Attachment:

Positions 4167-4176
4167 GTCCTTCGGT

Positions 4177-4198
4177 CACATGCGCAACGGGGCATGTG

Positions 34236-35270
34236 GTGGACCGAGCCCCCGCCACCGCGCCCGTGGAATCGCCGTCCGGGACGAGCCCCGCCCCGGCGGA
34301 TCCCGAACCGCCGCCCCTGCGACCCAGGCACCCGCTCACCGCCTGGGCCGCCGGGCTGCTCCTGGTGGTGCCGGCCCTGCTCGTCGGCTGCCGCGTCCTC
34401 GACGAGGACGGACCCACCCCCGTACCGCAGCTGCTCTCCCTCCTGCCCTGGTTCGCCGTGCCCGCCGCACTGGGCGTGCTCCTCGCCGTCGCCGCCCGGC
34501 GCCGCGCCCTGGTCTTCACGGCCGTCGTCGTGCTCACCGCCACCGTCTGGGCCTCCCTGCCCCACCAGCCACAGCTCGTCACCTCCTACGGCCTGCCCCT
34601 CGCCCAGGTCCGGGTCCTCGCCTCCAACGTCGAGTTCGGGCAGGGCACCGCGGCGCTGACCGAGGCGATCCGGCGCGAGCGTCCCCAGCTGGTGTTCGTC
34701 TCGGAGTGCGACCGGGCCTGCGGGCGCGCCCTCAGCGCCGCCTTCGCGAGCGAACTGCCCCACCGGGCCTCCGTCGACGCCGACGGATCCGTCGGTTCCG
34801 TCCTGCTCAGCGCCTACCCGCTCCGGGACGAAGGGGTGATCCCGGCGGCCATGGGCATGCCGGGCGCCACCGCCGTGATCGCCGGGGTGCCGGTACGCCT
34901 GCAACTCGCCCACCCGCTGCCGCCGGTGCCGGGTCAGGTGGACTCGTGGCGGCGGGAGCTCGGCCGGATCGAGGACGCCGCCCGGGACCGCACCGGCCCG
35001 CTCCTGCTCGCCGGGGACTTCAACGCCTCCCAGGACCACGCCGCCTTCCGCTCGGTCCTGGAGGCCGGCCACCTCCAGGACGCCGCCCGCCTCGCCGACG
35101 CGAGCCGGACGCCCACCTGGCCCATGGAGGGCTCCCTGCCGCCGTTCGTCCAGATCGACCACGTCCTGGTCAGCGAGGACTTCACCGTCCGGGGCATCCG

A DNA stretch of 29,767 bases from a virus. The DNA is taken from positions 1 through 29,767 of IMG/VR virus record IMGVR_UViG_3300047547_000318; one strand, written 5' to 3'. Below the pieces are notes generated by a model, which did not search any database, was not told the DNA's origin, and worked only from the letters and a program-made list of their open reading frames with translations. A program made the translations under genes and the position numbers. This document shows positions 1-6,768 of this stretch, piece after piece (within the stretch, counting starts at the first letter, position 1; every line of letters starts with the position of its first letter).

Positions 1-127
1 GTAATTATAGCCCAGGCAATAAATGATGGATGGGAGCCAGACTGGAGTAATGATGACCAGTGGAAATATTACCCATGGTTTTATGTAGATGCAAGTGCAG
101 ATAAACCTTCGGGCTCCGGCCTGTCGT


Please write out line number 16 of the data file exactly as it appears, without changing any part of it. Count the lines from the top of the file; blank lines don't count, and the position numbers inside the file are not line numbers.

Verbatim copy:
A DNA stretch of 29,767 bases from a virus. The DNA is taken from positions 1 through 29,767 of IMG/VR virus record IMGVR_UViG_3300047547_000318; one strand, written 5' to 3'. Below the pieces are notes generated by a model, which did not search any database, was not told the DNA's origin, and worked only from the letters and a program-made list of their open reading frames with translations. A program made the translations under genes and the position numbers. This document shows positions 1-6,768 of this stretch, piece after piece (within the stretch, counting starts at the first letter, position 1; every line of letters starts with the position of its first letter).